That's the short answer.

Most of the time this will only last for a few minutes after the workout. If, however, it lasts longer in the day following the workout, you may want to have it looked at to prevent any permanent damage to those nerves.

I'll be available tonight and tomorrow at CFSBK if anyone has questions.

December 28, 2012 | Unregistered Commenterj. Fid

Quadzilla...HAHAHAHAHAHA!

Thanks coaches for a much-needed laugh this morning.

December 28, 2012 | Unregistered CommenterStella

@Stella: Believe it or not his quads are much diminished from his O-days. Love the name.

December 28, 2012 | Unregistered CommenterCharlotte

Also, that is a great article about O-lifting. Thanks. Really like the image of preparing to jump at the start position.

December 28, 2012 | Unregistered CommenterCharlotte

I'm sorry I cursed, guys. Also- when I say "it's really not that hard" what I mean is it's not hard to take that extra :02 to correct your position before you stand up. The rack mechanics done quickly take time, but the only way to get better at them is to correct them every single time they go wrong and then try to make it a little better the next time

Thanks for the info Dr. Fid. This usually comes up for someone with high rep overhead squats at a medium/heavy weight. Any advice for how to treat it afterwards? I usually go for upper thoracic and 1st rib lacross ball work and basic shoulder DROMs to loosen the area up. Then correct posture as best I can and add a little compression like holding a heavy kettlebell on that side. Thoughts??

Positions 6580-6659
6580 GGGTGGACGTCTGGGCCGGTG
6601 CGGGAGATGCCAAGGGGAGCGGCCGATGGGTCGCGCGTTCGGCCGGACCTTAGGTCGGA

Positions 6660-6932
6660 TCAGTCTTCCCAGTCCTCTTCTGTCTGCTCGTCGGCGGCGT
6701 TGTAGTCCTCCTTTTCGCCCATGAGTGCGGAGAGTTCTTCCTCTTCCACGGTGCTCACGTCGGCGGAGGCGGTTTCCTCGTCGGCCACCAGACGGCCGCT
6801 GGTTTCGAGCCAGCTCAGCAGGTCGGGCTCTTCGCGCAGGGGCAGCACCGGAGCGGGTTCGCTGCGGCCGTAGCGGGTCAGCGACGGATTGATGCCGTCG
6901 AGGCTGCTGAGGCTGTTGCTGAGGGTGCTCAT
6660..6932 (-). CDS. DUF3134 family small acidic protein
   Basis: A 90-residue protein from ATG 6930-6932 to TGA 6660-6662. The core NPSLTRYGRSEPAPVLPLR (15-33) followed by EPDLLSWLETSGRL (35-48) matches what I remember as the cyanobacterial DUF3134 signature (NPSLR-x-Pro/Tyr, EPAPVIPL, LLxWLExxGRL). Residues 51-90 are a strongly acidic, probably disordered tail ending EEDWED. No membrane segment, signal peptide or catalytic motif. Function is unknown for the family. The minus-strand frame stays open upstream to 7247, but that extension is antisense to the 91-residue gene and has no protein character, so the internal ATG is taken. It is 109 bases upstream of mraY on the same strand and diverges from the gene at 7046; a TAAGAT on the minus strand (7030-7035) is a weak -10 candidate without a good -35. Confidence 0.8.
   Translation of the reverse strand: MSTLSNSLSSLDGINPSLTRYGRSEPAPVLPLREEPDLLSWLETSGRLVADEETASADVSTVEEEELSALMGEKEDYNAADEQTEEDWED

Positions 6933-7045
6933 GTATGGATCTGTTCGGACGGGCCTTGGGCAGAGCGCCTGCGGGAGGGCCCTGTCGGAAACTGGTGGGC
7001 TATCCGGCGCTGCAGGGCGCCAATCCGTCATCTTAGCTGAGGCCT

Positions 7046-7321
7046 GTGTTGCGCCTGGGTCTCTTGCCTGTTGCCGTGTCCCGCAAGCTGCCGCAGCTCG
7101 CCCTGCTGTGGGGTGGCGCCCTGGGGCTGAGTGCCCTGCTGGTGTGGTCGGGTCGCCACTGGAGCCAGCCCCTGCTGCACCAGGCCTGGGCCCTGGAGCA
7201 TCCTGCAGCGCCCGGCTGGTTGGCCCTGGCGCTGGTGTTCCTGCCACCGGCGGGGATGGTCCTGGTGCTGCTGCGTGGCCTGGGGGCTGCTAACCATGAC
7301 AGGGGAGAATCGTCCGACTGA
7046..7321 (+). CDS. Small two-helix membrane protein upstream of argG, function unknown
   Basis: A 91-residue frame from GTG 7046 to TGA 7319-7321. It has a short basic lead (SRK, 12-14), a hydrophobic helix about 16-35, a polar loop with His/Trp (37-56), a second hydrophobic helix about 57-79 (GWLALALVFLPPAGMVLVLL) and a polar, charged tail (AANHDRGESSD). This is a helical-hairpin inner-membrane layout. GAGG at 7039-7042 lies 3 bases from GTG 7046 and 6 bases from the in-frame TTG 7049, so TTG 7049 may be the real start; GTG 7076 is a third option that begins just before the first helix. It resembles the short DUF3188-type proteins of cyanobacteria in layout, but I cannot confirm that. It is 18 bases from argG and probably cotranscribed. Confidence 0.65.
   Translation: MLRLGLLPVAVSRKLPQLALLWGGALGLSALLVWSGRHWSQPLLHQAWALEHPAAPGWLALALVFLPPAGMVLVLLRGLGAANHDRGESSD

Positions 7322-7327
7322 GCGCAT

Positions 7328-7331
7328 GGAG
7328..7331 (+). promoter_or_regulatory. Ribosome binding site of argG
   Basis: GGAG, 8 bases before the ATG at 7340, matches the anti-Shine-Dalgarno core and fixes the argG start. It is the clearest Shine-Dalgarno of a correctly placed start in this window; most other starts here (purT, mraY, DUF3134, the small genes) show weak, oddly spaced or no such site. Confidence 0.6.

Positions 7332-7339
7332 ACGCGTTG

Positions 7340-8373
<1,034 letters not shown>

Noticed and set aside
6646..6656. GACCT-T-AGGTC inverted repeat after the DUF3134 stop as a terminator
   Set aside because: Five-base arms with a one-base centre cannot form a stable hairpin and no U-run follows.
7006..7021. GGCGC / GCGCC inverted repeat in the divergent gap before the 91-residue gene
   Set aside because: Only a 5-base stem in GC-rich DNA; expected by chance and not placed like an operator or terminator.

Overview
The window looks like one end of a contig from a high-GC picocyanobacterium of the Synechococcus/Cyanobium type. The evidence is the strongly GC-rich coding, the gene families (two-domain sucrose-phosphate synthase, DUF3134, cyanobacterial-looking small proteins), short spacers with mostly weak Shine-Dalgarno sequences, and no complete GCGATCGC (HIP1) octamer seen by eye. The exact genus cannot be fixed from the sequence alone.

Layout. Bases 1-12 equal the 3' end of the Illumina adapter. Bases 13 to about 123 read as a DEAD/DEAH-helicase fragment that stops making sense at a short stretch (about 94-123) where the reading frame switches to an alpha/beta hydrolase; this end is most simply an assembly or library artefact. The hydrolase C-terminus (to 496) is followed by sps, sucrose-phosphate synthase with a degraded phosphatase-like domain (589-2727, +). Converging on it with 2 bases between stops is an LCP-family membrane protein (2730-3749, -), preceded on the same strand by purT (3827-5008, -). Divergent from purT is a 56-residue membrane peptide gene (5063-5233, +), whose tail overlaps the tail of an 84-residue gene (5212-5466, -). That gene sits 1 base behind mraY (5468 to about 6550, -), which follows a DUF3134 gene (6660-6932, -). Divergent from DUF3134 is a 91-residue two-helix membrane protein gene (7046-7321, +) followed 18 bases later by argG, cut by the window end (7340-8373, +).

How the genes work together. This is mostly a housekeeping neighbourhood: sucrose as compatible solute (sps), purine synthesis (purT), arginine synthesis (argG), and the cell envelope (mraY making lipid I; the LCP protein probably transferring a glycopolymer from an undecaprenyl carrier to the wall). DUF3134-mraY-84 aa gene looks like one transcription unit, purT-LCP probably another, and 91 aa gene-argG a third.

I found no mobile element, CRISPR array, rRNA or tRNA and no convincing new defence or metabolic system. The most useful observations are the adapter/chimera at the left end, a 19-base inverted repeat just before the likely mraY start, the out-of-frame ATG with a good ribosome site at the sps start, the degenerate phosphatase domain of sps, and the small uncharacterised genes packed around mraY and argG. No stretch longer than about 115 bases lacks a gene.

December 28, 2012 | Registered CommenterDavid Osorio

One of the things one learns at a Starting Strength Seminar is how to correctly apply adult language in a cue. Well done. DO. I didn't even take note of it on my first read. Great article, IMO.

-------

Speed Deads
245+orange bands in the R3
2 reps e:30 for 5min (22 reps)

Bench Press
10 minutes to find a 1RM
45x5, 95x5, 135x5, 185x3
225-245-265 (PR)

15 Thrusters @155
25 Pull Ups
10 Thrusters
20 Pull Ups
5 Thrusters
15 Pull Ups

11:00

Fun WOD for any open gymers who are not sure what to do. Was Rx'd as C2B but I didn't want to tear (mucho callous ahora mismo) so I went with a garden variety pull up. Pleased with myself for doing the thrusters Rx'd, though.

December 28, 2012 | Unregistered CommenterFox

thanks fox! have the strength part of my day set but was just poking around the internet to see what i should do after... i'll give it a go.

NOT rx'ed.

December 28, 2012 | Unregistered Commenterariel

Article was great David. I took it to heart snatching with Noah today. Worked up to 60 kgs on the snatch. Felt much better than last week in part bc of my focus on setting the lift up.

December 28, 2012 | Unregistered CommenterJoel w.